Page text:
WARNING: Reading this article may give away things in the story ranging from unimportant to plot turners.
The Legend of Zelda: Major’s Mask by Akira Himekawa
Type: Adventure, Video Game
Basic Plot: A sequel to Ocarina of Time, the manga tells the story of Link trying to find Navi, which leads to a completely new adventure.
Plot: 4/5 Well Done: The authors admitted that the story is a little shorter and different than the video game for release reasons, but this does not take away from the beautiful short story. It is a little fast paced, but what is covered is emotional, sweet, and mysterious, if not a little creepy. It also includes a side story that matches the mysterious, detached themes seen in the manga.
Graphics: 4/5 Well Done: The graphics are cartoon are almost identical to the ones in the Ocarina of Time manga series. They are proportional and detailed with some beautiful scenes and details, but are not so realistic as to take away from the simple video game aspect.
Moral: 2/5 Good and Bad Morals: The main moral and theme is the one of friendship. The antagonist learns not to get bitter over his friend’s leaving him, and that he should have more hope in them. There is also quite a lot of reliance on others in the relationships shown in the book. This moral was mostly good, as we should never get bitter and should stay hopeful. Some that are more pessimistic and realistic may look at it as too bright and cheerful, as we all know not everyone is a good person, but it does offer a good moral to the story. Though emphasized more than the other morals, this moral is not preachy in any way, just there.
The negative overtones are not as encouraged, but are still there. The main character “[They] were just being manipulated” to excuse one of the main antagonist actions. The antagonist also is attempted to be justified with a sad back story. Whether him being manipulated is true or not, it is clear that the antagonist got manipulated because he made bad choices, such as stealing and bullying. This is not discussed though, making the antagonist look like a victim rather than an irresponsible child. Another negative overtone is the encouragement to trust oneself, which is what Link is told to do by a character. This again is even briefer than the other moral, and seems to be slightly refuted with the amount of help he receives form others throughout the story. Again, none of these are explicit morals, but are negative overtones someone could find in the manga.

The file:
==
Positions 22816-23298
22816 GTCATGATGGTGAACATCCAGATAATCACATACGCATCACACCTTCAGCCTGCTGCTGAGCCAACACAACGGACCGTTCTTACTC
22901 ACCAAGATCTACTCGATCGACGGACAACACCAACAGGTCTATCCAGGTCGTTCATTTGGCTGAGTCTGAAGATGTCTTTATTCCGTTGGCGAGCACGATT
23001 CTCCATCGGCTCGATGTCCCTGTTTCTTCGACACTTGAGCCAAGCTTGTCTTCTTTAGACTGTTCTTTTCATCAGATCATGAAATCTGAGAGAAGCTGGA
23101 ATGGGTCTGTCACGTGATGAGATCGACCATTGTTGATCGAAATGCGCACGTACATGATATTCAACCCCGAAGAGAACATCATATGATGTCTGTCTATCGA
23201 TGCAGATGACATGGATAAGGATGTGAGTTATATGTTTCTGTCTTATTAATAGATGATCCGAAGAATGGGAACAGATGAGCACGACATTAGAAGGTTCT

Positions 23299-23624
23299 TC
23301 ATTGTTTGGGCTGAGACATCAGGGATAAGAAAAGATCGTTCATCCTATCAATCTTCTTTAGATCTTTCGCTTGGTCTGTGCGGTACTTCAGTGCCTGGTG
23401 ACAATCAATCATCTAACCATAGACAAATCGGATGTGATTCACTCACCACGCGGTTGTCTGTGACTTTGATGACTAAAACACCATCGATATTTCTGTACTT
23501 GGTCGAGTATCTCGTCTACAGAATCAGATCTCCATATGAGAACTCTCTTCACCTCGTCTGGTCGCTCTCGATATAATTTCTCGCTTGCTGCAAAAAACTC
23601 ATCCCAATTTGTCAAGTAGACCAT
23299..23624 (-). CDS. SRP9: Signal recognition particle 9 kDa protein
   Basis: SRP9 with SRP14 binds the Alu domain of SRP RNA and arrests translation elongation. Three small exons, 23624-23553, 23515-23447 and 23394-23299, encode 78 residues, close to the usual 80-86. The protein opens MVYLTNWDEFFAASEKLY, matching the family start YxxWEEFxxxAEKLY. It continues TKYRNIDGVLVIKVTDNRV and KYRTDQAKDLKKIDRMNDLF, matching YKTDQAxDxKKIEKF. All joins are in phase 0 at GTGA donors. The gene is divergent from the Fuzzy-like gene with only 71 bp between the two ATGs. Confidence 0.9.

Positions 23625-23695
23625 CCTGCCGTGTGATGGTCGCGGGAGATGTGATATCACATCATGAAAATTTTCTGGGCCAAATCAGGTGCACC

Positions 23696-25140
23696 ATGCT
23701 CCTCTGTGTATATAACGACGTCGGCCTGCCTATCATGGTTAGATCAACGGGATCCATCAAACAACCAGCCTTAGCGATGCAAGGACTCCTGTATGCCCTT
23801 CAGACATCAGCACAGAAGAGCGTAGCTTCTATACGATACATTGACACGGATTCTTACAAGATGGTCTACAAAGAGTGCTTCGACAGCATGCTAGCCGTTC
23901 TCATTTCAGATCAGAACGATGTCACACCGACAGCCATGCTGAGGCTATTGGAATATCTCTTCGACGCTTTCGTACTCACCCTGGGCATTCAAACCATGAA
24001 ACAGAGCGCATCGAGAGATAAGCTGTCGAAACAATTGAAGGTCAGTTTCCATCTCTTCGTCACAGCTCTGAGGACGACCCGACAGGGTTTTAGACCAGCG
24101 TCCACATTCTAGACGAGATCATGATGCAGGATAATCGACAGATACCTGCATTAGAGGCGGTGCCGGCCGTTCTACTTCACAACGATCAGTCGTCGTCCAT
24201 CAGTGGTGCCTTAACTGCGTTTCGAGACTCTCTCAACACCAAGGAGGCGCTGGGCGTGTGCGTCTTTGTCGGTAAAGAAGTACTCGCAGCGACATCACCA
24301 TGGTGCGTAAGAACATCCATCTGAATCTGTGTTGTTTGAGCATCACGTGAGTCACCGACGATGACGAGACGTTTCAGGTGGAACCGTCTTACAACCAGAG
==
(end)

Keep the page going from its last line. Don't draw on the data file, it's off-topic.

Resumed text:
Overall: 3½/5 Above Average: Outside of the bland moral and fast pace, Majora’s Mask is a nice quality manga. It would be a nice addition to a Zelda collection or an entertaining read for a gamer, but might also make a nice gift for those outside the genre. I would recommend it for boys ten and older concerning quality.
Sexual and Inappropriate Content: 1/5 Suggestive Themes: Certain giants are nose shaped creatures with a face, beard, and really long legs, that are not wearing anything. Nothing inappropriate is shown. A false god is shown wearing nothing but a loincloth, though his skin is decorated in a way that makes it not so noticeable. Several male characters are shirtless, some showing circles on the men’s chest. Some women’s clothing shows the stomach, shoulders, and part of the back.
A men and women that are engaged hug. Though they are both technically adults, the one was turned into a child physically by magic.
Violence: 2/5 Brief Light Violence: The protagonist kills several monsters, and fights people both with fists and swords. Pushing and punching is the main thing used outside of swords. A character is slapped several times. A character tries to smash someone with some wooden boxes, and it is hinted he has until it is revealed otherwise. A dog chases a character, and a character hits the dog with a pebble to chase him off. Some crows beat up a child. A giant character tries to stomp on other ones. Characters knock each other over and hit each other on the head, sometimes for the sake of humor.
Swearing and Using the Lord’s Name in Vain: ½/ 5 Brief Hinting: Symbols are once shown by themselves when a character is angry.